Featured Psychologist: Henry Tomes, PhD
In 1963, Henry Tomes, PhD, was the first African American to obtain a doctoral degree in clinical psychology from Penn State University. Throughout his career he held many positions that helped shape the United States’ mental health system.
He began his professional career as an instructor at Meharry Medical College and later became the director of their community mental health center. In addition, he directed community mental health programs for the state of Washington and was later promoted to deputy commissioner. In 1989, Dr. Tomes made history as the first African American and psychologist to serve as the commissioner of the Massachusetts Department of Mental Health. In 1991, he began working with the American Psychological Association (APA) as the first full-time executive director of the Public Interest (PI) directorate. Dr. Tomes served as the executive director of PI for 14 years, where he and his staff used psychology to address social issues and worked to ensure the equitable and just treatment of all, including people of color. Championing the cause of marginalized groups, particularly communities of color was a consistent theme in Dr. Tomes’ career and underlined many of his professional activities. In fact, in 1969, he helped to found the Association of Black Psychologists and in 1970 he served as its co-chair.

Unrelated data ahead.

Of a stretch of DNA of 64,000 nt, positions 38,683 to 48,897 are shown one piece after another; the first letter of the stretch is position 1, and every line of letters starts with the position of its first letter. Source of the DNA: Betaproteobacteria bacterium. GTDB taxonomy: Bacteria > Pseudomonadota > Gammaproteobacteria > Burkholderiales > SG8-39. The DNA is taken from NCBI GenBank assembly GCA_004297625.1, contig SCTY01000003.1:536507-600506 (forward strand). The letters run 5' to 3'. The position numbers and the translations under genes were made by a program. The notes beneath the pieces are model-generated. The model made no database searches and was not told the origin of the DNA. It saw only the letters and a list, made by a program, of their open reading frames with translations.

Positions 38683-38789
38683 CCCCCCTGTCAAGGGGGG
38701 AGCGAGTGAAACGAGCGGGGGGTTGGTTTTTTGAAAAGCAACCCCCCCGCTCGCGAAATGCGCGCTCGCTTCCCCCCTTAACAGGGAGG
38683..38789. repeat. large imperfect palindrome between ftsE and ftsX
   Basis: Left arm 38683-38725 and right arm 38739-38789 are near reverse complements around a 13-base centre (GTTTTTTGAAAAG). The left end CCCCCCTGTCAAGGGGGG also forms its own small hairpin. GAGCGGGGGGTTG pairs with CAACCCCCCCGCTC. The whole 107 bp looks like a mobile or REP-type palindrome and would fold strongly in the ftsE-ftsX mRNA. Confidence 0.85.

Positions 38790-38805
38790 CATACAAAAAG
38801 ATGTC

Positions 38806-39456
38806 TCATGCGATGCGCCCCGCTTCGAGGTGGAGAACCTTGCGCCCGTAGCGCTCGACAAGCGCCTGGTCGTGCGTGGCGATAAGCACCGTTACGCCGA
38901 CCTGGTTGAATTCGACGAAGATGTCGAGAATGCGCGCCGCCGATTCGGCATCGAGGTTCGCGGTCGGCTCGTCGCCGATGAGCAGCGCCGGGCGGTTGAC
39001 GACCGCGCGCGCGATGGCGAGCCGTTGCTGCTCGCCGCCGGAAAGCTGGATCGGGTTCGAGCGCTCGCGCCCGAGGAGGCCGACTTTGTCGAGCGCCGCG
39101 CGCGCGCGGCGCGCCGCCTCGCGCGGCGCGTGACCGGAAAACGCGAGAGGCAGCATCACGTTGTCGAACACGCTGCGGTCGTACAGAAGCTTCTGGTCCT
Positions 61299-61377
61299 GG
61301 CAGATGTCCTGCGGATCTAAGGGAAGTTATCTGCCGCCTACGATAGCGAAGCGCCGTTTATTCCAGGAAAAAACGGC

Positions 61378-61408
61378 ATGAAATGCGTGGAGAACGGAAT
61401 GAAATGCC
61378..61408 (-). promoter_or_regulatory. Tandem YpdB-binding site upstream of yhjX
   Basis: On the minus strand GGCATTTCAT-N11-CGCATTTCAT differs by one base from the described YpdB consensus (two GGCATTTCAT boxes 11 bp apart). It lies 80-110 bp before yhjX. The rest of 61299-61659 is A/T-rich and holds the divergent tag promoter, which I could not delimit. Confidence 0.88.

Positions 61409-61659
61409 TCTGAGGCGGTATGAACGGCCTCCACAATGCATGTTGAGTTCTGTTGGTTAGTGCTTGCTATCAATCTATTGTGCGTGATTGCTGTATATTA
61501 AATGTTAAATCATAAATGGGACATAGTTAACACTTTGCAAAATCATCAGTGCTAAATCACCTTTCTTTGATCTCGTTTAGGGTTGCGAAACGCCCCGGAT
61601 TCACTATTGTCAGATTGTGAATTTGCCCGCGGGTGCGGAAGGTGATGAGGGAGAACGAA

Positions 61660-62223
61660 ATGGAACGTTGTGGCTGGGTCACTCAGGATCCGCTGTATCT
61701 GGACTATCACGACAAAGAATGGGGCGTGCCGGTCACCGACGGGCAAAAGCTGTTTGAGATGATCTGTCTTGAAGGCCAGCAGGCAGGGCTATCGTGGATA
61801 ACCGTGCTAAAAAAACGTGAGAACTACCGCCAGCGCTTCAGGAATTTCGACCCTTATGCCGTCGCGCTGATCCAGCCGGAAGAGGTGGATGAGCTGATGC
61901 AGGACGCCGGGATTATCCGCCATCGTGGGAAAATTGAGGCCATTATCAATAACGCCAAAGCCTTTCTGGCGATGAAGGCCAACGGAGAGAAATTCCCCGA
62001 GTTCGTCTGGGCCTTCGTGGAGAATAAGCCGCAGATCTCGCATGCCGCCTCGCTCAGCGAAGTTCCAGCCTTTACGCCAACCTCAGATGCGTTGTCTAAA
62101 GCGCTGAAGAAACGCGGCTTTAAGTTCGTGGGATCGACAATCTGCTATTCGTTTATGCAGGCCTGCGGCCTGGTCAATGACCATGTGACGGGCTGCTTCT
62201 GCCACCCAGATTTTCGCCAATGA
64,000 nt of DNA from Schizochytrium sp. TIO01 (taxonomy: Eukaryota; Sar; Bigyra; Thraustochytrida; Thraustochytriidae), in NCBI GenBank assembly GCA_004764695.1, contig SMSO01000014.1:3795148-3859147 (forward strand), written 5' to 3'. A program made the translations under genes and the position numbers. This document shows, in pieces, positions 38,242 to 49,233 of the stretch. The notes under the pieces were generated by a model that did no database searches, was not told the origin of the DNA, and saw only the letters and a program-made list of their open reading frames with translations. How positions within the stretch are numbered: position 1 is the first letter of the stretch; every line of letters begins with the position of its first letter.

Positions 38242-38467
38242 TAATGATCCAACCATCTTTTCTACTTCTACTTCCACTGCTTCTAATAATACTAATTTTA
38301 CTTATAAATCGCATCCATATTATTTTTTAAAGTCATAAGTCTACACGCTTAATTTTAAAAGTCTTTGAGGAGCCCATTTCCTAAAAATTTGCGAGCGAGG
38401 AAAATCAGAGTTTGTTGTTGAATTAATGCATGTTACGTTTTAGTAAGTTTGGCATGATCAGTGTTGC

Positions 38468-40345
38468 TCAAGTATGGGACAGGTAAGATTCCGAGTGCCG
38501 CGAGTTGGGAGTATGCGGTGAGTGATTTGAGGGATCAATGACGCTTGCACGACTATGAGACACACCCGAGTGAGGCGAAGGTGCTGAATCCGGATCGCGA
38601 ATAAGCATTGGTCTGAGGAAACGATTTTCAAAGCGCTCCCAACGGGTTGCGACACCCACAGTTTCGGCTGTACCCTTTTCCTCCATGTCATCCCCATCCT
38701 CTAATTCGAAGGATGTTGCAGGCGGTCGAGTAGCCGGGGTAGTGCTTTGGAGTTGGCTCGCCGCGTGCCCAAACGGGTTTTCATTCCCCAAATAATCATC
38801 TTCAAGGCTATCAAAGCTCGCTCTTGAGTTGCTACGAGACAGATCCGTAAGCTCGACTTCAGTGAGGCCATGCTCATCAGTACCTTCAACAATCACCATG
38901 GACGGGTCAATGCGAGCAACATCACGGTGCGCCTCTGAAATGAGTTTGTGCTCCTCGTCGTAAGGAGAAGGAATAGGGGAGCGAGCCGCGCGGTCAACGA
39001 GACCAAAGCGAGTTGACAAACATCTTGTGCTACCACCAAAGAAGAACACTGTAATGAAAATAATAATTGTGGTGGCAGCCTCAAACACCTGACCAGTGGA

Because of Dr. Tomes’ advocacy efforts and significant influence in promoting the well-being of underrepresented communities and marginalized groups, in 2007, OEMA began granting the Henry Tomes Award for the Advancement of Ethnic Minorities in Psychology. The Council of National Psychological Associations for the Advancement of Ethnic Minority Interests (CNPAAEMI) funds the award annually. It is bestowed on a rotating basis to psychologists from each ethnic minority group who “(a) significantly contributed to the development and promotion of ethnic minority psychology; (b) advocated for the interests and psychological well-being of individuals across multiple ethnic minority communities; and (c) promoted unique opportunities to advance ethnic minority interests in psychological practice, science, and education.” This lifetime achievement award is granted to leaders and trailblazers in ethnic minority psychology that have the same dedication as Dr. Tomes, who was committed to improving mental health and serving the community as a sincere pioneer for human welfare.